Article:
There is none of the paperwork and expense required today by insurance reimbursement – no procedure or billing approval, deductibles or co-payments. With a lower business overhead and dramatically less paperwork, primary care providers are no longer forced to squeeze in an unmanageable number of patients and can instead take the time necessary with each patient to deliver high-quality, personalized care.
Accidents and the unexpected do happen, so the typical patient in a direct primary care practice keeps an insurance plan to cover emergencies and serious illnesses. Because this insurance doesn’t need to cover routine care, many patients choose a less comprehensive plan with a higher deductible and lower premium.
With insurance-paid primary care, where each and every part of your medical care is billed to a third party payer, reimbursement costs consume more than 40 cents of each dollar. Eliminating insurance from primary care makes that 40 cents available for actual health care – more time with each patient, more extensive office hours, more on-site services and diagnostics, and more patient-provider support technology.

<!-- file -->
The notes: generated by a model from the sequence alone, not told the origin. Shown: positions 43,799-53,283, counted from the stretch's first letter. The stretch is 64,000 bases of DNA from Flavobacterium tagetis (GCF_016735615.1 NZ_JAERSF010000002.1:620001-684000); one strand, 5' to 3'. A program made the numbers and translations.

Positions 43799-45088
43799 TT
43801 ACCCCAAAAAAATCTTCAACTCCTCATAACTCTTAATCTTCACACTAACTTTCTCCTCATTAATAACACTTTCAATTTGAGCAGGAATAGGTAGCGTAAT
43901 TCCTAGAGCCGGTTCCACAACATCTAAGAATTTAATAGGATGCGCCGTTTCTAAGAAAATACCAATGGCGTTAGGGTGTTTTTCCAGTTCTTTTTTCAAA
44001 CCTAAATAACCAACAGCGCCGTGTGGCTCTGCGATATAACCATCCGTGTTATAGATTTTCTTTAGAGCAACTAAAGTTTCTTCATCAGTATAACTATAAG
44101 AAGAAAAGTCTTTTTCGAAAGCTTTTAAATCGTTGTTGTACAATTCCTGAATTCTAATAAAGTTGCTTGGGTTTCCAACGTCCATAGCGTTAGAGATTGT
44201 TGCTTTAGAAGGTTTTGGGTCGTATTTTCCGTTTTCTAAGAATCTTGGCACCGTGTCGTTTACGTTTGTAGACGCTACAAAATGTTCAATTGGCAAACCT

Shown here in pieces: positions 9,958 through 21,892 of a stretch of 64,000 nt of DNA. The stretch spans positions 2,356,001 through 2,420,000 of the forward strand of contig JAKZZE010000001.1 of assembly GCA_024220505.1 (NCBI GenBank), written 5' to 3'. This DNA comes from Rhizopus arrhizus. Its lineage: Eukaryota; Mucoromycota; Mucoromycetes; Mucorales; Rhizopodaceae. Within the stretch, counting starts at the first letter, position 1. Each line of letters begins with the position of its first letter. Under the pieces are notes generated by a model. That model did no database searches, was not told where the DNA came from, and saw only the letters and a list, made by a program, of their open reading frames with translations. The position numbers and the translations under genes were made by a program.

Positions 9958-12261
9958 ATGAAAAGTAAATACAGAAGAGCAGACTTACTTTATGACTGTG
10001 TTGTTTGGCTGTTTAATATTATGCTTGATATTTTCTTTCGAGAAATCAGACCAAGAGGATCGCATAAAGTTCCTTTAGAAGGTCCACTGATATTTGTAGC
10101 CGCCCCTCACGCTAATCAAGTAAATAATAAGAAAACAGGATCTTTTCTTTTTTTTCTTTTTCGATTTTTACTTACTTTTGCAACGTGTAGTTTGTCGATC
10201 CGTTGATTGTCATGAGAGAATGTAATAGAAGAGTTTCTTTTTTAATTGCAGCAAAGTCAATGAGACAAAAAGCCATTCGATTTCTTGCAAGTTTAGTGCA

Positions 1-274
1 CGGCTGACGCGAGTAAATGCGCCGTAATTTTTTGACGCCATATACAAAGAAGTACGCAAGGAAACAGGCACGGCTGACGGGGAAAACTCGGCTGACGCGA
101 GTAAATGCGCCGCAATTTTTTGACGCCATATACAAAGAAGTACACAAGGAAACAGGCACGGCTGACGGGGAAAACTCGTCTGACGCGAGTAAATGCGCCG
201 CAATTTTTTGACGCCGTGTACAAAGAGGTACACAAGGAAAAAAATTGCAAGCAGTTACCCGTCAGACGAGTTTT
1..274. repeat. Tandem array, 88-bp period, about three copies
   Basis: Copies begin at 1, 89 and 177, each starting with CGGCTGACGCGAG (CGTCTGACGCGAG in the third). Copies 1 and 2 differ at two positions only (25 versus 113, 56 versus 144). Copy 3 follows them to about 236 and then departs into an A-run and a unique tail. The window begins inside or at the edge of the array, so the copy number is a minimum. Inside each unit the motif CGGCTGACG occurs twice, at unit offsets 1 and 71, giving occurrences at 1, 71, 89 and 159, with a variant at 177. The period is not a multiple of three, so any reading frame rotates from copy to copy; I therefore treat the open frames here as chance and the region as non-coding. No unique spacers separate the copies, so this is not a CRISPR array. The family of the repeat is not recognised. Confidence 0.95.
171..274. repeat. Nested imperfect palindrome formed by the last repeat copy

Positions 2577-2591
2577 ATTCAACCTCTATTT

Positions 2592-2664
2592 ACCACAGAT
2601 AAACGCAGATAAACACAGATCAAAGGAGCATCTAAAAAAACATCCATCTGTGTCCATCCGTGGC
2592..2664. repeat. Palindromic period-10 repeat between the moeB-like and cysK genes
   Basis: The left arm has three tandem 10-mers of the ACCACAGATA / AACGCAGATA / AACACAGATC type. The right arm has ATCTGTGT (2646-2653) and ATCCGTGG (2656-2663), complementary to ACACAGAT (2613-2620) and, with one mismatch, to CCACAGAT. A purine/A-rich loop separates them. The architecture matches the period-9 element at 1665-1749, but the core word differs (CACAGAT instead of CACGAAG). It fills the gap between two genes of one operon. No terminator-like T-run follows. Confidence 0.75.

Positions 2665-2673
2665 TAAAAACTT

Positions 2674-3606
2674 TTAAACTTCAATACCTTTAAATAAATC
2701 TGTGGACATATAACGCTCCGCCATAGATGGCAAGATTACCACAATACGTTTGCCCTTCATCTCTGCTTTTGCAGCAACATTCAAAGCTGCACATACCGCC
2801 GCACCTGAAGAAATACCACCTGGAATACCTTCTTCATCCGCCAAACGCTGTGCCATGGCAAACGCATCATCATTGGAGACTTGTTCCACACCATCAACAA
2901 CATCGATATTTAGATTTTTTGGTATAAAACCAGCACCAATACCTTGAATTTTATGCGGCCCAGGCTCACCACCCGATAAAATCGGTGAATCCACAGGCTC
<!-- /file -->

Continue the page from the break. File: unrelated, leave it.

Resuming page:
The combined cost of the primary care provider monthly fee and a lower-premium insurance plan is significantly lower than paying for soup-to-nuts health insurance that covers even basic primary care needs. This is important when more than three-quarters of America’s uninsured are working families. The annual income from a full-time, minimum wage job is only a few hundred dollars more than the cost of an average family insurance plan. With direct primary care, supported by a low-premium “wrap-around” insurance plan that covers everything primary care facilities do not, cost to families can drop by as much as 50%, saving hundreds or even thousands annually.